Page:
ESP Biography

SHOMIK VERMA, PhD student studying thermal energy

Major: Mechanical Engineering

College/Employer: MIT

Year of Graduation: G

Picture of Shomik Verma

Brief Biographical Sketch:

Shomik is a second-year PhD student in Mechanical Engineering. He completed his undergrad at Duke University in 2019, then spend 2 years in the UK for his Masters in Materials Science. He has experience with a variety of energy technologies including electric vehicles, solar cells, and energy storage. He is particularly interested in nanoscale phenomena and how to predict bulk properties from atomistic simulation.

Past Classes

  (Clicking a class title will bring you to the course's section of the corresponding course catalog)

E15952: Extreme Engineering in Spark 2024 (Mar. 16 - 17, 2024)
Have you ever wondered why rockets don’t melt when they take off? Or what about airplane engines, how do the blades survive combustion temperatures? Or maybe you’ve used a cast iron skillet and wondered how it was made? Welcome to Extreme Engineering! In this class, we’ll talk about how people design and manufacture things that are meant to be used at high temperatures. We’ll first motivate why certain applications require high temperatures. We’ll then introduce some different materials that are commonly used, explain why these materials are unique, and discuss how they react to heat and oxygen. Finally, we’ll explore some fun applications of high-temperature materials like rockets and nuclear reactors! Join us to learn about some hot topics in engineering.

E15747: How to reduce CO2 emissions in Splash 2023 (Nov. 18 - 19, 2023)
As you may have learned in many classes, carbon dioxide (CO2) is a greenhouse gas that is contributing to climate change. As engineers, our natural next thought is: how can we reduce CO2 emissions? It turns out that there are two major culprits: industrial processes and electric power generation. Through this class, you’ll understand why, and what we can do about it. For industry, we’ll learn about cement and steel manufacturing, how these produce CO2, and how we can adjust current processes. For power generation, we’ll discuss where our electricity currently comes from and how we can improve it. By the end, you’ll get an overview of both industrial decarbonization and power generation, and appreciate some of the technical underpinnings of both!

S15658: Saving the World with the Science of Sustainability! in HSSP Summer 2023 (Jul. 09, 2023)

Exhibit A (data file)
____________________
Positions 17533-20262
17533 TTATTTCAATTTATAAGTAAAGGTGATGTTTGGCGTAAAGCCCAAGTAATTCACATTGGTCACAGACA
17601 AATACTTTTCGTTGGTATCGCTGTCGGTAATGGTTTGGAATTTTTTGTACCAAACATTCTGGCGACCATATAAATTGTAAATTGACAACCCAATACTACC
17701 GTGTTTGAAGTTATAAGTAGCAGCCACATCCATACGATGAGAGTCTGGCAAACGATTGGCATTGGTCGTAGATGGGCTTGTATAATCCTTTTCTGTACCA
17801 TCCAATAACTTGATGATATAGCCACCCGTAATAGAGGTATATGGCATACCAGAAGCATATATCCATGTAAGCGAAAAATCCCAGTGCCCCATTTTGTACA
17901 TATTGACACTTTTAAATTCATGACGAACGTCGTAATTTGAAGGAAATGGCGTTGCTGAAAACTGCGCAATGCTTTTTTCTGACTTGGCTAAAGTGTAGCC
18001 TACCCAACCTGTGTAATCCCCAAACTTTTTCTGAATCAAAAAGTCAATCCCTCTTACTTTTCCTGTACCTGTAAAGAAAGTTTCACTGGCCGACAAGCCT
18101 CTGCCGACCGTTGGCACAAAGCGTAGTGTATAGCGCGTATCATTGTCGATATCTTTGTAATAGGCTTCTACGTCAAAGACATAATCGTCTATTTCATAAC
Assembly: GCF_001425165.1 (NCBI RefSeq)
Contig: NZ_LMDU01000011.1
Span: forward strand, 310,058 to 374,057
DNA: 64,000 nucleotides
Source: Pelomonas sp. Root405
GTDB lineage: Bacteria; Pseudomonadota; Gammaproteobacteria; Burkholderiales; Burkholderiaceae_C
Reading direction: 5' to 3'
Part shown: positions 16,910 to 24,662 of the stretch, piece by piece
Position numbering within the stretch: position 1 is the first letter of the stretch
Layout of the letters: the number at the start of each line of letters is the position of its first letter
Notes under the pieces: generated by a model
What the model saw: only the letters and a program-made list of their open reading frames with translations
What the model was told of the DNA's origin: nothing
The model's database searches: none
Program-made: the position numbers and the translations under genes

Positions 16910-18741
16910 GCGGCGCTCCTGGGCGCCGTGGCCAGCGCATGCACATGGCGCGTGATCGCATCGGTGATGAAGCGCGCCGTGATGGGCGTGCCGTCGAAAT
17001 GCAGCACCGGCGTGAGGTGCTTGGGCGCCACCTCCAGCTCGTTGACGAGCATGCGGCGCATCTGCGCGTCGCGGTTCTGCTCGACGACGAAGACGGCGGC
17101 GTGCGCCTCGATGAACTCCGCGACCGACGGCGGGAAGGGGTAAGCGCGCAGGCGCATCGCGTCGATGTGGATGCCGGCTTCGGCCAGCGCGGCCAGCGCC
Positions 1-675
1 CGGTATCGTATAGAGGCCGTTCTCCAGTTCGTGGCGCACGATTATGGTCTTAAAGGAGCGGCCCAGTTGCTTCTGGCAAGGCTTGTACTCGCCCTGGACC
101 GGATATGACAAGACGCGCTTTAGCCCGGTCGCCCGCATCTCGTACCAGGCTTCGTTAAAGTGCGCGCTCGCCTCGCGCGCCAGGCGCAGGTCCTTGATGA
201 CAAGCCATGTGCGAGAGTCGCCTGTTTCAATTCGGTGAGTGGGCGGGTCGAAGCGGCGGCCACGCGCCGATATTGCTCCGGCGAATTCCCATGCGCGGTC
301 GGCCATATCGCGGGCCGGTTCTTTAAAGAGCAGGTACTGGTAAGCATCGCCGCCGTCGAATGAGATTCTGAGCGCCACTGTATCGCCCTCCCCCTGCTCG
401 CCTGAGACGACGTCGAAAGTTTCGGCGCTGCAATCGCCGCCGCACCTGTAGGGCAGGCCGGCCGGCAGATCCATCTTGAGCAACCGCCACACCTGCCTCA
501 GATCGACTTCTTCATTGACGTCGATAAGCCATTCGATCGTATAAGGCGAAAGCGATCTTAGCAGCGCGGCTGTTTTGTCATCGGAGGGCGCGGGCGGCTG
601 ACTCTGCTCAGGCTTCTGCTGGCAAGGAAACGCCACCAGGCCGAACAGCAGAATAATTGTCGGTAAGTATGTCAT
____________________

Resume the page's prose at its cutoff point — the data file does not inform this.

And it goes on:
Climate change is one of the most significant challenges in human history. In recent years, it has become clear that our way of life is not 100% sustainable and that something needs to change. This course will introduce you to sustainability and the science behind it. We will cover a wide range of topics, including: climate change; electricity generation and its decarbonization; water scarcity and water harvesting; and the role of materials and their environmental impact. By the end of this course, you will have learned about the science underpinning these applications, including heat transfer, thermodynamics, mechanics, and materials science. More importantly, we hope you will walk away able to talk about sustainability and feeling inspired to create the changes necessary to make society more sustainable and save the world!

E15530: Atomistic Science: from tiny to large scales in Spark 2023 (Mar. 18 - 19, 2023)
You may have learned about atoms in class - a nucleus of protons and neutrons with electrons whizzing around it. But did you know that with fancy microscopes you can actually take pictures of atoms? And once you have these pictures, you can go even further and actually model how these atoms interact! By knowing the forces between atoms, you can calculate how they move. This atomic scale motion can be used to predict large-scale properties, like heat conduction, cracking, and melting or boiling. If we zoom in even further, we can investigate electrons - but because they’re so tiny, quantum mechanics comes into play! It is very difficult to solve these equations, but making some approximations allows us to calculate electronic and optical properties, with applications in solar cells, computer chips, and many more! For example, these interactions can help us understand why glass is transparent. Hopefully, through this class you’ll gain an appreciation for the little things in life, and learn about why atoms matter!